Some years ago, I used to work in the training field and learnt loads of really interesting stuff about how people think. Without getting too scientific, lots of people make decisions based on logic (weighing up the evidence before coming to a conclusion) whereas others make decisions based on emotion (how something feels to them) It’s all to do with brain makeup and how people use the left and right side of their brains more. Now I admit that doesn’t sound very interesting for a political blog until you start linking in to certain key political issues and in particular the rise of UKIP.
In this country, most politicians in most parties are logical thinkers and you can tell that by the way they speak. So for example, they will talk about facts and figures and talk in detail about policies to try and address the issue. Problem is that many people in the population don’t think like that and that is because they are emotive thinkers – they decide due to their emotions such as what makes them happy, sad, angry, anxious etc. without using any particular logic or reason and many politicians don’t understand that.
So let’s take a controversial subject such as immigration – generally recognised as one of the top 3 issues raised in public polling. We have all heard people on the doorstep who say that “There are too many foreigners, they take our jobs, my kids can’t get a house, they use up our NHS” etc. etc
Mainstream political thinking when faced with a resident like this is to spout facts & figures at them, examples in other countries, argue with them or find some way of ending the conversation quickly. However, this is usually a bad idea and doesn’t actually address what the voter is saying and more particularly, HOW they are saying it. This then leaves parties such as UKIP who cleverly use emotional connections with the voter such as fear and anxiety to their advantage and ultimately are currently picking up more of their votes.
The reason is that the overwhelming majority of the public are either not interested in politics or only have a passing interest and therefore are simply not interested in detailed analysis of policies. Obviously some people are and that is why parties look for serious and detailed policies but for others, it doesn’t matter and they don’t care about any policies, it is what they feel that counts.
So for something like immigration, I think there are 3 ways that the mainstream parties can improve on this issue without getting involved in policy arguments:-
1) Be willing to listen to a resident who raises immigration and in particular listen to their story and WHY they are concerned. Is it jobs? Is it housing? Is it worry about family security? Have they read something negative? Even if their views are based on complete myths or exaggerations, it is real to them and they have one vote just like everyone. Let them get any anger out of their system and just listen without trying to argue with them even if their views are uncomfortable listening..
2) If they allow, acknowledge their experience and agree (if you can) that this sounds terrible and accept why they therefore feel as they do, Acknowledge that there have been bad examples of immigration which have been in the news and that those examples also make you feel angry, sad, upset or whatever emotion they have put to you.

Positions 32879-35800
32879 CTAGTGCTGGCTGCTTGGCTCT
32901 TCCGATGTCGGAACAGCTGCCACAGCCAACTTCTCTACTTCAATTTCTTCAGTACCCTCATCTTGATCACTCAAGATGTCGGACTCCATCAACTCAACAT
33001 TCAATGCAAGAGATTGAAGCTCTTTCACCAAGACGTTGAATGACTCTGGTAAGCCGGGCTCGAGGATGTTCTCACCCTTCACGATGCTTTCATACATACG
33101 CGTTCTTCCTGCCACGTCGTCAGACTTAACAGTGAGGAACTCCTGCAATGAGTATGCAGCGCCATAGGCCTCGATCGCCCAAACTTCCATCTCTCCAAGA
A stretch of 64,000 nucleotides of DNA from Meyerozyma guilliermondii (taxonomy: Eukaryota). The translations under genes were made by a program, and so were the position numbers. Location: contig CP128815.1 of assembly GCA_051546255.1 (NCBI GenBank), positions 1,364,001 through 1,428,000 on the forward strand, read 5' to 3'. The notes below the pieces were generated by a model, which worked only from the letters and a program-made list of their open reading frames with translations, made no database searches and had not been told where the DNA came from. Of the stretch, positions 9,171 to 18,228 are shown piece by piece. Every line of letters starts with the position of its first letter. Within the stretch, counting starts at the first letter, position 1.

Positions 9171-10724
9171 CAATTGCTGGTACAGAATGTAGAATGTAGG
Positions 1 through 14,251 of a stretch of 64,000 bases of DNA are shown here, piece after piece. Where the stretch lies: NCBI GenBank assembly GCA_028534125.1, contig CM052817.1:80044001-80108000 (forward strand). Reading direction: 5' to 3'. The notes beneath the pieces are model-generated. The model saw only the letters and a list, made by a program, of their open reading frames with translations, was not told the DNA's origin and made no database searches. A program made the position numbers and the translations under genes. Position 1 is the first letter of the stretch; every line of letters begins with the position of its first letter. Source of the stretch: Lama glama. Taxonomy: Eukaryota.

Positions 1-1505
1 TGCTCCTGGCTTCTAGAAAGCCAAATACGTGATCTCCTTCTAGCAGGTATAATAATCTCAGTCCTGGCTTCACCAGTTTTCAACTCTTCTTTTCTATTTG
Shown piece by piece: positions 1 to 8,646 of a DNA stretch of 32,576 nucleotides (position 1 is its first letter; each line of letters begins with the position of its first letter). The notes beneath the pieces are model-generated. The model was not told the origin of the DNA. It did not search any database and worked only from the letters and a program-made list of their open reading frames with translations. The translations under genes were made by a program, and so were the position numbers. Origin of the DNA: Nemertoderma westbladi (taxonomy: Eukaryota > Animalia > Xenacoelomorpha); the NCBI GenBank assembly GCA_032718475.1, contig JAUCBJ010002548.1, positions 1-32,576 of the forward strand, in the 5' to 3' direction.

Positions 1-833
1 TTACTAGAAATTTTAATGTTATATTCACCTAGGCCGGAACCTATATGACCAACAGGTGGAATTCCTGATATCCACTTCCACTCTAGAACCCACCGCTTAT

3) Once a common emotional bond is established, that’s the point to then share the positive aspects about immigration. Not in some meaningless facts and figures way but talking about real people that they know. So, did they know that the following people were immigrants or came from immigrant families? (there are many examples – here are just some)
- Winston Churchill (grandparents from France/America)
- Prince Philip (Greek) – therefore meaning Prince William and Prince George have immigrant ancestry.
- John Lennon (Irish parents)
- Dame Helen Mirren – well known for playing the Queen but in fact had Russian parents and real birth name is Russian.
Even William Marks (from Marks & Spencers) was actually a Polish immigrant
You can also have TS Eliot, the composer Handel, Andrew Strauss who captained England cricke, Mo Farah and of course the numerous footballers at Premier League football clubs – all of whom contribute massively to British society. So it’s fair to say that whilst there are some “bad” immigrants, there are also some very good ones and most people (apart from a few BNP supporters) would accept that point.
Ah – but it is not those people they say, it’s those others who come into the country now – what about them? They just take our benefits and housing and there are too many etc.
Well, an emotive argument to use at this point would be to give specific examples in the local community of people who are immigrants and contributing such as specifically naming my local doctor (Indian) and dentist (South African) and try to get them to agree he or she are good people in the area. There are probably immigrant teachers, business leaders, faith groups, sport teams or others in their friendship circles where they can think of positive role models. I even had someone in Old Dean who was very angry about immigration who then realised that they were good friends with their next door neighbours (a Pakistani couple) and actually it wasn’t so bad after all!
At that point, the debate is redefined and you have got people emotively thinking of particular immigrants as positives and real examples of friends rather than them immediately thinking of immigrants as terrorists or in some way, threatening their way of life.
Of course, this doesn’t work with everyone but it does work with lots more than you might think- the question is whether any of the mainstream parties will try this approach and start talking publicly in “the language of the pub” or just carry on coming up with soundbite policies instead.